If you are a star making millions from sports, it is a good bet that the club employing you won’t—even if that sport is playing videogames.
On Wednesday, online gaming firm Guild Esports announced plans for an initial public offering on the London Stock Exchange . The company is co-owned by former soccer player David Beckham, and will use the cash raised to recruit professionals to compete in popular games “Fortnite”, “Counter-Strike: Global Offensive”, “Rocket League” and “FIFA”. Grand View Research expects the booming business of videogame competitions to be worth $6.8 billion in 2027, up from $1.5 billion today.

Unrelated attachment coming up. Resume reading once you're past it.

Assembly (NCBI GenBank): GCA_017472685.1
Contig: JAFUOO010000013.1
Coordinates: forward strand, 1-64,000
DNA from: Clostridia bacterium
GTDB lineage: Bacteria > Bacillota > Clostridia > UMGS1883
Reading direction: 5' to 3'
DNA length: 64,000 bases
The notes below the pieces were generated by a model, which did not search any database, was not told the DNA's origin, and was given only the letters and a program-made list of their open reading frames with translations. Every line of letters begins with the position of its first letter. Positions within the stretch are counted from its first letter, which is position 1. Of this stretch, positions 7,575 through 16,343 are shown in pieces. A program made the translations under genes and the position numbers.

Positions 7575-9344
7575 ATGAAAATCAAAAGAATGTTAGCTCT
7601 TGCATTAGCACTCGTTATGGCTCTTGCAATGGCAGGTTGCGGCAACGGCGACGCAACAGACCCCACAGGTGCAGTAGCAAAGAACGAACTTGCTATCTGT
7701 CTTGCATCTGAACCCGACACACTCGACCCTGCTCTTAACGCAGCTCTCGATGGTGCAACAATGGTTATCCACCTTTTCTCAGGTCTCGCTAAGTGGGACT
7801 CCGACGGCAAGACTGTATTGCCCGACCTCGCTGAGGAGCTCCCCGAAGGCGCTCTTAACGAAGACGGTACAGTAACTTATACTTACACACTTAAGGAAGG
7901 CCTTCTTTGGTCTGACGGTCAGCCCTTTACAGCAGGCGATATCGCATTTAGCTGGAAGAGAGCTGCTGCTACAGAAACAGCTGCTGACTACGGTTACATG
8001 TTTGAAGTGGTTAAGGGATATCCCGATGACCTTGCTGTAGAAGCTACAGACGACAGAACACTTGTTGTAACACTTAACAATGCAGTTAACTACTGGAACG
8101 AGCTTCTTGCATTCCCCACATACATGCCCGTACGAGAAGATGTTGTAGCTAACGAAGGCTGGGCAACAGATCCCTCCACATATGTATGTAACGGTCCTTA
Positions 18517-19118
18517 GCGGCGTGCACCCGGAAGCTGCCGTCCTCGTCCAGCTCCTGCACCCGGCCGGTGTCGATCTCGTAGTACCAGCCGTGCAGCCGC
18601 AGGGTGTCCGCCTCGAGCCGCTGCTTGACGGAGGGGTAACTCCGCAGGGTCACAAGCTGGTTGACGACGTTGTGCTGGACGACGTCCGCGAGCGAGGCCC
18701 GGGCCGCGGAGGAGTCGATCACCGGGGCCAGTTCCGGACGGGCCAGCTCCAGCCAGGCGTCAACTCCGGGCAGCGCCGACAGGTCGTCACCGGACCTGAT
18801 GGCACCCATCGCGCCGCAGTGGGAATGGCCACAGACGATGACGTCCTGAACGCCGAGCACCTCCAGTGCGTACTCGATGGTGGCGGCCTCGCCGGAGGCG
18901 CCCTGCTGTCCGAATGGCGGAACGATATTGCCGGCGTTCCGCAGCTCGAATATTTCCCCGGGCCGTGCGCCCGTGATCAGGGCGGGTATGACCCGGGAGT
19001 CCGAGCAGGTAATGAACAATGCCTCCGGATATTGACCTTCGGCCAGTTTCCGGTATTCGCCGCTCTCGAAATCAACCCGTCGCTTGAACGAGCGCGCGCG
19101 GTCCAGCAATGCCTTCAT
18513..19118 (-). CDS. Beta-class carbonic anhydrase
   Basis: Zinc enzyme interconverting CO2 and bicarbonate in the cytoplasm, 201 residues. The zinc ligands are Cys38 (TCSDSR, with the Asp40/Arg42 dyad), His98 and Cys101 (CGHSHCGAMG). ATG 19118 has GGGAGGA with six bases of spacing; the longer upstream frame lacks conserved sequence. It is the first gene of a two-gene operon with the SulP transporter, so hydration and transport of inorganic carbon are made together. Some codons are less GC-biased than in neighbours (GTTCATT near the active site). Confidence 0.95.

But investors beware: Sports clubs tend to be terrible companies to own. Players have outsize power to negotiate pay—in the profitable English Premier League, wage bills are above 60% of clubs’ revenues—and can often bypass employers through sponsorship deals. Manchester United has given investors a return of just 25% since floating on the New York Stock Exchange in 2012, compared with 181% for the S&P 500.
Mr. Beckham’s experience as a successful soccer player—and even more successful object of sponsorship—should have taught him a lesson worthy of Karl Marx: In elite sports, labor almost always trumps capital. Taking the class war to an online “battle royal” shouldn’t yield a different outcome.
A Global Asset Management Seoul Korea Magazine